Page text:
(Mister Chip, 1987)

Reviewed by Robert Small

Everyone loves Indiana Jones and this game is clearly inspired by the classic films – maybe King Solomon’s Mines as well. The problem this game has is some stiff competition when it comes to isometric 3D games on the CPC. Graphically the game features some nicely detailed locations that are undone by poor scrolling. The natives are relentless and will pursue you at every opportunity, making for a frustrating gameplay experience. It’s such a shame as exploring would otherwise be quite fun and the game captures the classic adventure vibe quite well.

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Screenshot of Rick Dangerous

Rick Dangerous

(Firebird, 1989)

Our intrepid explorer Rick has crash-landed his plane in an Amazonian rainforest and has to escape the nasty Goolu tribe. This won’t be easy, and right from the word ‘go’, there are various nasty traps lying to catch you out – as well as those Goolus. From there, Rick moves on to an Egyptian pyramid where he must recover the stolen jewel of Ankhel, and then it’s on to a castle to rescue some prisoners, before blowing up the missile silo where the enemy is based – it’s all in a day’s work. The excellent cartoon graphics are what makes this game appealing, and although there are traps at every turn, it’s not frustrating – it has that “one more go” factor.

See also: Rick Dangerous 128+, Rick Dangerous 2.

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Screenshot of Rick Dangerous 128+

Rick Dangerous 128+

(Fano/BDCIron, 2009)

Reviewed by CPC4eva

Rick Dangerous, the original CPC game released by Firebird in 1989, was a much loved and very fun as well as frustratingly addictive game. Amstrad Action awarded it a Rave with an overall score of 83%. So as a tribute to the original, 20 years later Fano, BDCIron and MacDeath got together and produced a stunning remake for 6128 Plus machines. There is a cool new loading screen, and the addition of an options menu to configure the game is great. Other extras included in this remake include the famous digitised “Whhhaaa!” sample at 15kHz, full levels from the 16-bit versions, cool cutscenes with graphics from the Amiga version, music from the Atari ST version, redrawn tiles and sprites, and additional artwork. A fantastic job and still as fun and frustratingly addictive as the original.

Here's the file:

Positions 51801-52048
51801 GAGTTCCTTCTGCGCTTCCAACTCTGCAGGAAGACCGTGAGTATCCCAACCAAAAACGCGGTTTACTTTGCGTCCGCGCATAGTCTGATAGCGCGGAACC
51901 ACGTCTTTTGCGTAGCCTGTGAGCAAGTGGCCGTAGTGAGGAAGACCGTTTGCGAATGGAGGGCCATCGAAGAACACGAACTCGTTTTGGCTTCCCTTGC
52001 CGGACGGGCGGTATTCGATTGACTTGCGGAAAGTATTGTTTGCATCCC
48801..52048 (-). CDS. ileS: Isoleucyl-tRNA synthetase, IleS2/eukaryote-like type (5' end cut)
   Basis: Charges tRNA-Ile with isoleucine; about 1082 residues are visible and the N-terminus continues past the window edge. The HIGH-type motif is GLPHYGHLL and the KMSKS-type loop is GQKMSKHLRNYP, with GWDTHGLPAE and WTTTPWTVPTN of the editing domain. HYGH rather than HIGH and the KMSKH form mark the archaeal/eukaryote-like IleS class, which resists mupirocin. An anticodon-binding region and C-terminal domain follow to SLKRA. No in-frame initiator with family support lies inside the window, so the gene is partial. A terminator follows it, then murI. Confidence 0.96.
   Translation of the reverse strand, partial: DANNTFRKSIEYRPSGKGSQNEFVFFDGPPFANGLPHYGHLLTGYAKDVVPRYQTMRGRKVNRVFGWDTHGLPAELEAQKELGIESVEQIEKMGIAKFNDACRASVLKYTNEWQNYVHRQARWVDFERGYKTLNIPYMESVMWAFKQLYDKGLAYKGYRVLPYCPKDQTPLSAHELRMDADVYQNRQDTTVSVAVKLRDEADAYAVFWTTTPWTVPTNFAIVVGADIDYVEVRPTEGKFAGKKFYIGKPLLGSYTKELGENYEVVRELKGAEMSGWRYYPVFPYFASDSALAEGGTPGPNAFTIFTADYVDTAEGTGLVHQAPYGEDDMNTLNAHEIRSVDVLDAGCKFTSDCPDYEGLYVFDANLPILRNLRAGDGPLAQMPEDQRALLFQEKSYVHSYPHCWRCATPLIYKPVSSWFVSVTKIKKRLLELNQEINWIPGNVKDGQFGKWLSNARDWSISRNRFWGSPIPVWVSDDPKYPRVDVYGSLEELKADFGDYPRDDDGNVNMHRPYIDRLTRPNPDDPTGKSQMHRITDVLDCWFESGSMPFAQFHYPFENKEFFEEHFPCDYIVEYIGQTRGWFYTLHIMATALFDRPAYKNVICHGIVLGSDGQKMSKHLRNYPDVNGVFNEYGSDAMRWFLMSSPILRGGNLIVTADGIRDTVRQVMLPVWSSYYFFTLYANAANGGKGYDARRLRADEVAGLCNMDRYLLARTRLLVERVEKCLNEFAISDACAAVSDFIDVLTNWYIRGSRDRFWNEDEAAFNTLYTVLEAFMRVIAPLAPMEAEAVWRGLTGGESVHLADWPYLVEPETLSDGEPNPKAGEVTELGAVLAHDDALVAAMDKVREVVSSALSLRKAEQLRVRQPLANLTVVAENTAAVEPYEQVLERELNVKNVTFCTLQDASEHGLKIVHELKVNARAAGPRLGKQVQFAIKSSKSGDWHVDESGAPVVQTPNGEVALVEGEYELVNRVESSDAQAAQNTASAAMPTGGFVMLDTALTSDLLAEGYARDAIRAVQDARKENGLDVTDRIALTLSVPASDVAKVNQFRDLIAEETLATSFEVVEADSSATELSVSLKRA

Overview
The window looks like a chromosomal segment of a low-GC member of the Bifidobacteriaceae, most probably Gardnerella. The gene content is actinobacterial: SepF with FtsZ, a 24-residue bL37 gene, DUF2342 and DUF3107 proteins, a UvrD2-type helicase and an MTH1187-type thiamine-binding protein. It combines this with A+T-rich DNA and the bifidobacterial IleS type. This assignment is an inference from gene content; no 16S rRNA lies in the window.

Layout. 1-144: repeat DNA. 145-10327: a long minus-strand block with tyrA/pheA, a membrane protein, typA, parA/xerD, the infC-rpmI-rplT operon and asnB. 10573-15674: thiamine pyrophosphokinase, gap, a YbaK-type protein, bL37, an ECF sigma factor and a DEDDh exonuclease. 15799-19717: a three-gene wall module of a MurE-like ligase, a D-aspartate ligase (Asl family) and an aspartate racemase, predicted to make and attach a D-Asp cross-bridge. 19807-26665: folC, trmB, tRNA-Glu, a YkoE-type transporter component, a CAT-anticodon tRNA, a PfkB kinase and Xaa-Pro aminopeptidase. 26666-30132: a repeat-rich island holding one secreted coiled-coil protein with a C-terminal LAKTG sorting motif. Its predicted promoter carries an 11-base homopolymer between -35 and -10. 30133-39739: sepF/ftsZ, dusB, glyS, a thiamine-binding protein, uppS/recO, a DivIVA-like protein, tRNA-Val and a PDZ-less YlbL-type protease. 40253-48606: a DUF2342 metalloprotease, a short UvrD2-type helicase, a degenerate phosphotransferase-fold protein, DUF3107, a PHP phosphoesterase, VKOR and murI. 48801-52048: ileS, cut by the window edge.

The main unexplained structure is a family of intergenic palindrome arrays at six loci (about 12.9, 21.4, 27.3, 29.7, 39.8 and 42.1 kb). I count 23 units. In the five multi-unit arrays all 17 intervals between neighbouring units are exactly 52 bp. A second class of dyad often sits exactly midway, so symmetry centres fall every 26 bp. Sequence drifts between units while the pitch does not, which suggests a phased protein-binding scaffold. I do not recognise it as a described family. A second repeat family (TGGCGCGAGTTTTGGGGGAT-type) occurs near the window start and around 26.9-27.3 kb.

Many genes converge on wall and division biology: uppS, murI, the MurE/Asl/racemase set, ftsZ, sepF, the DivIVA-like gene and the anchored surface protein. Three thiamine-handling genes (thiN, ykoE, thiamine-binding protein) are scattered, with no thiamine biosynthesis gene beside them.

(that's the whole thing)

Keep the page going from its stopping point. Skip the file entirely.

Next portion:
See also: Rick Dangerous, Rick Dangerous 2.

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Screenshot of Rick Dangerous 2

Rick Dangerous 2

(Micro Style, 1990)

The first thing I must mention about this game is that it has the honour of being awarded 97% by Amstrad Action, which is the highest rating they have ever given – and it definitely deserves it. Rick now faces a new challenge from aliens who have landed their UFO in Hyde Park. After that, he visits the ice caverns of Freezia, the forests of Vegetablia, and finally the Atomic Mud Mines. Unlike the original, you can complete these levels in any order you want, although in order to play the fifth and final level, you will need to complete all of the first four levels. The graphics are just as cute, and there’s some great music this time, too! It’s got everything that the original had and more, and it’s well worth playing.

See also: Rick Dangerous, Rick Dangerous 128+.

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Screenshot of Ricochet


(Blaby Computer Games, 1986)

This is based on air hockey, except that you shoot at the puck to make it move. The goalmouth is quite narrow, and your finger will probably become sore as you frantically unleash a hail of bullets at the puck. The first person to score a set number of goals wins the game. There are several features that can be customised, and you should definitely change the collision mode to 5, otherwise it’s impossible to score goals. Unfortunately the other collision modes make the game either too easy or too hard, and the appeal is somewhat limited. The music is surprisingly good, though.